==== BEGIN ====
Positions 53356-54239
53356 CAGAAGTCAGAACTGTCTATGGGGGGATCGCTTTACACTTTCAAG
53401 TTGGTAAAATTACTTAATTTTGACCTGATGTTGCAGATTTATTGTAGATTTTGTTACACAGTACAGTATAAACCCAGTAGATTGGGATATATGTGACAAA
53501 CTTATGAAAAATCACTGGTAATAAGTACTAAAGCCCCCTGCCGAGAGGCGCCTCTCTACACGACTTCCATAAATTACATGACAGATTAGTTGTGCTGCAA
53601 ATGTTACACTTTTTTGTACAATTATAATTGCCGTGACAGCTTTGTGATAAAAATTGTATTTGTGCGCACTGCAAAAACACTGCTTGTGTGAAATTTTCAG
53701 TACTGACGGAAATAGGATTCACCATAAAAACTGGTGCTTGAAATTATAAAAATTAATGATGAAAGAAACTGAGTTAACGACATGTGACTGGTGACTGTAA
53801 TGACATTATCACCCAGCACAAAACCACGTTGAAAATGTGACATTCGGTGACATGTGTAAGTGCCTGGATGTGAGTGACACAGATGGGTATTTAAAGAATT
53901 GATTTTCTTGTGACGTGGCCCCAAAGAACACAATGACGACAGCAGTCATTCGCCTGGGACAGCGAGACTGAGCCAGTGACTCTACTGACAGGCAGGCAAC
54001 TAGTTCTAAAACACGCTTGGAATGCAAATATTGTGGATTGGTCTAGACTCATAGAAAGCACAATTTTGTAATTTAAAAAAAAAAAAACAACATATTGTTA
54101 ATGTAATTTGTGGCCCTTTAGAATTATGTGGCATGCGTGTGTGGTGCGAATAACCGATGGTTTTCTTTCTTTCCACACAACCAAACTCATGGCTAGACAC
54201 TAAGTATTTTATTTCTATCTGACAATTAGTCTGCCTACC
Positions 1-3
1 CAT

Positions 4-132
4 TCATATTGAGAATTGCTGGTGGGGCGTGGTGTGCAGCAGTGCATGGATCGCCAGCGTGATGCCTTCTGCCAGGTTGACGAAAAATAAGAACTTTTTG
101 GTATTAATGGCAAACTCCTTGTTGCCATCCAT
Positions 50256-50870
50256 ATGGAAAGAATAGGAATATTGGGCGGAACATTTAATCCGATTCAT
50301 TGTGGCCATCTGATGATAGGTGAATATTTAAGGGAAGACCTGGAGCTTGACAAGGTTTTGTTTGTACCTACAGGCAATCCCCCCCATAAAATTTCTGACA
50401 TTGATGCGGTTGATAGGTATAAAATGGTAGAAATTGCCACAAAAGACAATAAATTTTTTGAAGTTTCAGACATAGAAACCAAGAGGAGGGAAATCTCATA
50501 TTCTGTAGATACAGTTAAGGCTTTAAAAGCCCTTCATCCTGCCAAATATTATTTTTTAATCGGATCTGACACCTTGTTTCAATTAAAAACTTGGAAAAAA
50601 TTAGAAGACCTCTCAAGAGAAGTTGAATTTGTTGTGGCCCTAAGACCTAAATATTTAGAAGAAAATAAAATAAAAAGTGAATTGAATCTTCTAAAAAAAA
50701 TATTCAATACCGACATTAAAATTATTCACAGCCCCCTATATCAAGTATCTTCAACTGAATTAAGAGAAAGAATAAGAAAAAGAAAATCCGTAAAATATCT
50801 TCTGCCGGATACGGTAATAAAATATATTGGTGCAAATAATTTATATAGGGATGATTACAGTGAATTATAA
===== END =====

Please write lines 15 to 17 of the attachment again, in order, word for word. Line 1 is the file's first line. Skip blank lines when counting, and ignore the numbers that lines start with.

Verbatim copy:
4 TCATATTGAGAATTGCTGGTGGGGCGTGGTGTGCAGCAGTGCATGGATCGCCAGCGTGATGCCTTCTGCCAGGTTGACGAAAAATAAGAACTTTTTG
101 GTATTAATGGCAAACTCCTTGTTGCCATCCAT
Positions 50256-50870